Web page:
February 2011 Column - House Passes Bills Designed to Improve Laws on Gaming, Sex Offender Registration

By Dave Hickernell, state representative
98th Legislative District 

When lawmakers pass a bill, we make every effort to ensure that it is written clearly and that every possible eventuality is addressed.  Occasionally, however, situations develop which require us to take another look and make improvements to ensure that the law achieves the goals we had in mind when we passed it. 

Recently, my House colleagues and I passed several bills intended to improve existing laws.  Two of the bills were designed to restore integrity to Pennsylvania’s gaming industry and address problems that have surfaced since the inception of casino gambling in the Commonwealth. 

House Bill 262 removes the Bureau of Investigations and Enforcement (BIE) from the Pennsylvania Gaming Control Board (PGCB) and transfers it to the Office of Attorney General.  The bill was introduced to address investigatory problems revealed under the current system, including the awarding of licenses to a convicted felon and an operator who was not in a financial position to hold a license.   

The second measure, House Bill 391, prohibits a legislator or executive-level public employee from being appointed to the PGCB during his or her term or time of employment and for a period of one year after.  The Gaming Control Board was created to oversee the gaming industry.  As such, its members should be highly qualified regulators with a thorough knowledge of the issues the board faces.   Membership on the board should not be a patronage position elected officials use to reward colleagues or staff, and it should not be a place for lawmakers to land when they retire from the Legislature.   

Two other bills which recently passed the House are designed to close dangerous loopholes in Pennsylvania’s Megan’s Law, which identifies sexually violent predators, requires them to register with the Pennsylvania State Police and notifies the communities where those individuals reside.  Since its passage, thousands of sex offenders have been required to register with the state, and parents have been able to make informed decisions and take appropriate steps to protect their children.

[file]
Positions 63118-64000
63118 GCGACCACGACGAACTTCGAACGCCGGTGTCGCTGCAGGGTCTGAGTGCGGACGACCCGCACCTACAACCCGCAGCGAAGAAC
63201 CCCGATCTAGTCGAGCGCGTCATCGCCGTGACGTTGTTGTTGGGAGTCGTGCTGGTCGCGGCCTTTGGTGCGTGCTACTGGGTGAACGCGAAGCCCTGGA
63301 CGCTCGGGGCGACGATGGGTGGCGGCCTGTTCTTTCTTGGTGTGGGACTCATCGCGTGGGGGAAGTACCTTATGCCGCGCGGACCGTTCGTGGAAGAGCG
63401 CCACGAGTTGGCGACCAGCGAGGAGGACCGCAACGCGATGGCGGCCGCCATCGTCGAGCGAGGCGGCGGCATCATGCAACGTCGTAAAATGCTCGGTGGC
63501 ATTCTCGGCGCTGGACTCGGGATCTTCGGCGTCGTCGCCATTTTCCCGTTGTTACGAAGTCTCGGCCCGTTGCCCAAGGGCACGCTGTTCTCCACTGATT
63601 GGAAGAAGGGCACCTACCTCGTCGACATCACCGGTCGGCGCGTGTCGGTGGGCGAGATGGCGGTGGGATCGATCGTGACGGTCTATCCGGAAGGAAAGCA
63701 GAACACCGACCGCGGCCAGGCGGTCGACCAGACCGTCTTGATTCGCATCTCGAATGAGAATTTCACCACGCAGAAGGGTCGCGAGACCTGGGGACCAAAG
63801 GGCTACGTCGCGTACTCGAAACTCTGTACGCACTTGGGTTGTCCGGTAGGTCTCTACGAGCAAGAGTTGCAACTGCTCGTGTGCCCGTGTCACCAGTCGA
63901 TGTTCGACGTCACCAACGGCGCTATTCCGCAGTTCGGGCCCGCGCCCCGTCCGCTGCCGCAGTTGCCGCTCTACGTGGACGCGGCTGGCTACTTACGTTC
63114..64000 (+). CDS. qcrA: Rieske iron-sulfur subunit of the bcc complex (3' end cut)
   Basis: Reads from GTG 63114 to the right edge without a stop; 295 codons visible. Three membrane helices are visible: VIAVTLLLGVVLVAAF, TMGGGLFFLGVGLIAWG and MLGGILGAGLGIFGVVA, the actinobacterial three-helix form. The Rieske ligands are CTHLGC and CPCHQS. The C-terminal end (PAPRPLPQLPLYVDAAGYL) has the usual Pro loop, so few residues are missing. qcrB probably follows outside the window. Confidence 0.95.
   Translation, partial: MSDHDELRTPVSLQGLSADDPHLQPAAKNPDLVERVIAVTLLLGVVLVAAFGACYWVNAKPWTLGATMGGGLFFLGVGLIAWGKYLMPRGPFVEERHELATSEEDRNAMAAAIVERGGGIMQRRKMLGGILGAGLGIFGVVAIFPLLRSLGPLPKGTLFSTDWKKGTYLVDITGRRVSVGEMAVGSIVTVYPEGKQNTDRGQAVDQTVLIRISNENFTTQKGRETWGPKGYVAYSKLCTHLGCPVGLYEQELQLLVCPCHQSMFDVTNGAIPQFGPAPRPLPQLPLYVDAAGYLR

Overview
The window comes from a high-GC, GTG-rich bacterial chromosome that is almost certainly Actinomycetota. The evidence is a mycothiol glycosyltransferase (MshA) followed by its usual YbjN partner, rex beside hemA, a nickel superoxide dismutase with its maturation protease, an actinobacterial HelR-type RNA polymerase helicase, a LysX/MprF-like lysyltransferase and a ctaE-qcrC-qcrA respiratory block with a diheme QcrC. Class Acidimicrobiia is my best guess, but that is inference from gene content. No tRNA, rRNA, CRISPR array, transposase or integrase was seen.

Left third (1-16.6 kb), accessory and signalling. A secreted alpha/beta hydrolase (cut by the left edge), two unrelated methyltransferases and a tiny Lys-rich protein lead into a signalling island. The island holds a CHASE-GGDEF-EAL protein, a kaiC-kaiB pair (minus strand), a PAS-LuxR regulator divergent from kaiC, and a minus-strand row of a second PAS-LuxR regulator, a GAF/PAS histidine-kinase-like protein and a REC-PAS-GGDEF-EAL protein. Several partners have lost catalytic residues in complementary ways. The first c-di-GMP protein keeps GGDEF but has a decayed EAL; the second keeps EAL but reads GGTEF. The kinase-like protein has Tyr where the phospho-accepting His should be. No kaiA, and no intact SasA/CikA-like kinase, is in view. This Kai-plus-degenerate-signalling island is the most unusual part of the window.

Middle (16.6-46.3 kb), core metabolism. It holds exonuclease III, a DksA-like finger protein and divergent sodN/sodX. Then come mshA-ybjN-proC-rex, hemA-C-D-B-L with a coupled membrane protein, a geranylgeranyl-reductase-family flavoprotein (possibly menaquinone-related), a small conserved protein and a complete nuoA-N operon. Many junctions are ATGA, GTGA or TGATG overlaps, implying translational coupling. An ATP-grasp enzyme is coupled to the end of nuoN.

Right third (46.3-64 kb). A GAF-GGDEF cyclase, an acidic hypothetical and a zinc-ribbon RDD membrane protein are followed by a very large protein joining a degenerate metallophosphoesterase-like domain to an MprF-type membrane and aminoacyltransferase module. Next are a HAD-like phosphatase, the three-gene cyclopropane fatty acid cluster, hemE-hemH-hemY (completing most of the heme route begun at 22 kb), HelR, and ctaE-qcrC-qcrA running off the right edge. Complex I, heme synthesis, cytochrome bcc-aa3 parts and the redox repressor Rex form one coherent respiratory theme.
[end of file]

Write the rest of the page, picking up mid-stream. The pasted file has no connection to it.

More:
Unfortunately, in its current form, Megan’s Law makes it possible for some sex offenders to escape the registration requirement.  The law requires an offender to register his residence with local police.  But the law does not address an offender who is homeless or transient, such as carnival workers, fair amusement employees and gas line workers.    

The Pennsylvania Commonwealth Court ruled that the current version of Megan’s Law does not specifically provide for the registration of sexually violent predators or sex offenders who are homeless.  In other words, offenders who are homeless or transient do not have to register. 

The state Superior Court recently pointed out another loophole in the law concerning sex offenders who move to Pennsylvania from out of state.  Ruling on the prosecution of a New York man for failing to register here in Lancaster County, the court held the crimes code as written “does not criminalize the failure to comply with sexual offender registration requirements.”  As a result, a convicted sex offender who is required to register for the rest of his life in another state can simply move to Pennsylvania and avoid registering here.  As a result, Pennsylvania could become a haven for serious sex offenders who move here to escape registration requirements in other states. 

Recently, the House passed two bills to address these issues.  House Bill 68 would require sex offenders without a residence to register every 30 days with the Pennsylvania State Police as transients.  House Bill 75 would provide for specific criminal sentences for sex offenders who fail to comply with registration requirements.   

As lawmakers, it is our responsibility to ensure the laws we pass are clear and serve the purpose for which they were written.  The Megan’s Law and gaming law reforms we passed will go a long way toward strengthening existing laws and making sure they accomplish their intended aims.  

State Representative Dave Hickernell
98th District, Pennsylvania House of Representatives

Contact: Sean Yeakle
[email protected]